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It all starts with an old typewriter his girlfriend Alessandra (Anne
Canovas) has given writer Stefano (Gabriele Lavia) as a gift, and one
night when he is looking for inspiration, he just unrolls the typewriter's
tape to see what the previous owner has written ... and finds out the
previous owner, a certain Don Luigi Costa (Aldo Sassi), a priest, has been
dabbling in the resurrection of the dead.
Stefano decides this would make a good story and tries to track Don
Costa down, but in his parrish he learns Don Costa has quit his service to
the church ten years ago, and eventually he even finds Don Costa has died
... only when he investigates further, he finds Costa's grave empty.
Now Stefano knows he really has to find out the truth behind it all,
but thing is, people around him who help him start disappearing and/or
turn up dead, as if a warning to Stefano, but he goes on undeterred and
follows dead Don Costa's trail to a former holiday camp for children that
is said to be haunted but that is now home to a group of scientists - who
are obviously doing research into the resurrection of the dead -
apparently the ground around the camp is able to bring them back to life
... only what the scientists didn't think of was that the dead, once
revived, might not be in the best of moods, and they might attack those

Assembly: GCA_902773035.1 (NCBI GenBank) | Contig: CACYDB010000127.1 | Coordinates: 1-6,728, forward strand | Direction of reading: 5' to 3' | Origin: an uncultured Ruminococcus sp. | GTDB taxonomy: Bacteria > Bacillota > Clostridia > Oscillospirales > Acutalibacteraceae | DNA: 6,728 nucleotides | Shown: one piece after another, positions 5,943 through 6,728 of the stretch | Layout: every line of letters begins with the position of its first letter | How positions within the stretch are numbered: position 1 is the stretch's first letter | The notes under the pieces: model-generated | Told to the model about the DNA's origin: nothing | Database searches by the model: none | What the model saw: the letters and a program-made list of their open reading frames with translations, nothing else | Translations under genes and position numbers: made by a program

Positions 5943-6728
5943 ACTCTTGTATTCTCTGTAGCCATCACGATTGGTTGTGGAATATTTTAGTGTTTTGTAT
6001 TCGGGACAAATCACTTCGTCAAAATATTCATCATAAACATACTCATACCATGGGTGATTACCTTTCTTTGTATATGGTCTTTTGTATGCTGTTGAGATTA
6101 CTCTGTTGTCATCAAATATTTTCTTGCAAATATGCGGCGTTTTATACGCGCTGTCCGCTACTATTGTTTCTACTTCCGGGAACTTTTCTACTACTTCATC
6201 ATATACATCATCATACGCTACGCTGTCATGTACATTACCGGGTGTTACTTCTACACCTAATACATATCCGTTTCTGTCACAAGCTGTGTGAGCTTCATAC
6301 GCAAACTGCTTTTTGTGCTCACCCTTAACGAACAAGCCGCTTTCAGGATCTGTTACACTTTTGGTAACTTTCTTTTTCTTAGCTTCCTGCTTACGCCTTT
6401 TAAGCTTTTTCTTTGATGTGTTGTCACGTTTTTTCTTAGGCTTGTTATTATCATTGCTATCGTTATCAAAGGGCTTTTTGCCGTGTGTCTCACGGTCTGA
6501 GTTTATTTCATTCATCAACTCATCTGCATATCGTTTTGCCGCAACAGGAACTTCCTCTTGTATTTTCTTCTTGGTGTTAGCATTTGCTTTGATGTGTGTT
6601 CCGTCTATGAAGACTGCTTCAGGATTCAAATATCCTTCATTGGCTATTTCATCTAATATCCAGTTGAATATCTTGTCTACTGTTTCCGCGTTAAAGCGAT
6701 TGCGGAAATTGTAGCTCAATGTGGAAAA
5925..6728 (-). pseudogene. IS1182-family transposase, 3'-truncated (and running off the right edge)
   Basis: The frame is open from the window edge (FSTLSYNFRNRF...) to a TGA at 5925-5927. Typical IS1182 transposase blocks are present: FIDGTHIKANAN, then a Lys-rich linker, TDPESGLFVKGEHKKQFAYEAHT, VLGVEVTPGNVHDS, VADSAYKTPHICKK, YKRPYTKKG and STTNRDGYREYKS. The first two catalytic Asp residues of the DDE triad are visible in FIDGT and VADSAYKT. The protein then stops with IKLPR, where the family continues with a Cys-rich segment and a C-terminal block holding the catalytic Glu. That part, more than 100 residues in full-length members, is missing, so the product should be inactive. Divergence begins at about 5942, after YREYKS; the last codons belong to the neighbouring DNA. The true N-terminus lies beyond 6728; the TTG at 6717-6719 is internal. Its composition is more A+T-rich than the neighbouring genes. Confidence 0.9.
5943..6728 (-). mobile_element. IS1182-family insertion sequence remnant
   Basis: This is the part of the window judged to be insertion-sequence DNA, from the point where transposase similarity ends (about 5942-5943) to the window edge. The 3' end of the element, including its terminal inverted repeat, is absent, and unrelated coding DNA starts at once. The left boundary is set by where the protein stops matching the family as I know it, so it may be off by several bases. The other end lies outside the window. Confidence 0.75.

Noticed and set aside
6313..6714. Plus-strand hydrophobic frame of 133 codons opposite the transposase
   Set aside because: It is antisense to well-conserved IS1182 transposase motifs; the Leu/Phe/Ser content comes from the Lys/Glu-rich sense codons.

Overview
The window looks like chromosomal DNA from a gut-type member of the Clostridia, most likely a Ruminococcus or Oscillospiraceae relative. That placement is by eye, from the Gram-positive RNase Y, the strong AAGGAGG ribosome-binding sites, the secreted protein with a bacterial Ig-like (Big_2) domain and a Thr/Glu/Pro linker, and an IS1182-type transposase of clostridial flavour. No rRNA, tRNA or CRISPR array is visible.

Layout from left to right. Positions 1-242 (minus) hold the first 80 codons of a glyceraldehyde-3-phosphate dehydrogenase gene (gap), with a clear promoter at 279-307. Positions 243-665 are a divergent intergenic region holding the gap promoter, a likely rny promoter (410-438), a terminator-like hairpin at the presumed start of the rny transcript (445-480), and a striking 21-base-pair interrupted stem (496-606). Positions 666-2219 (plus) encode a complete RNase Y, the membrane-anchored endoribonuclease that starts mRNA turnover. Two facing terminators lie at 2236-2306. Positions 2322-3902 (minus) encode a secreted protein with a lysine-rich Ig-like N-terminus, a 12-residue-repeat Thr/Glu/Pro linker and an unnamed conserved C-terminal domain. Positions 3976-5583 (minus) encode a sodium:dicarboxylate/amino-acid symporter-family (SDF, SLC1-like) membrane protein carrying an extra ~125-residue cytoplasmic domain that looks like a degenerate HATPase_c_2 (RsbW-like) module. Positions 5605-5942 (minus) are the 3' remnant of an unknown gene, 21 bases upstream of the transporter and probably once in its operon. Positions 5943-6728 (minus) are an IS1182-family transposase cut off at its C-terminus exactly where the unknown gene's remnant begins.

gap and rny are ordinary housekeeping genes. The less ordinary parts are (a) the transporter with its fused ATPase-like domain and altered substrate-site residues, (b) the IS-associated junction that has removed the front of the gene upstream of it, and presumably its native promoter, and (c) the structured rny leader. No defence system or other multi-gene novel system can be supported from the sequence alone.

humans who are still living. So soon, the scientists are taken out one by
one, and Stefano, when he enters the camp, escapes a zombie attack only
Thing is though, when he returns to his hotel room in a nearby villyge,
he finds Alessandra dead, as a final warning to him. Overcome with grief,
Stefano sees only one solution, to bury Alessandra in the ground
surrounding the camp - and it works, she comes back to life as well - but
like all the others, she's rather grumpy and ultimately attacks Stefano
Even though Zeder is essentially about the dead attacking the
living, a plotline very popular in Italy in the early 1980's, it is not
your average zombie shocker by a long shot. Rather Zeder is a
mystery that starts out fairly ordinary but gets weirder and weirder all
the time, until it eventually enters zombie-territory. Don't expect a gore
film though, Zeder is carried more by its unnerving atmosphere than
actual shocks, and actually it features a rather intelligent plot - always
considering it's still a film about the living dead.
True, the film might not be for everybody, it takes a bit of patience
and your average gorehound might be in for a disappointment, but if you
take your time and follow the plot, its quite fascinating.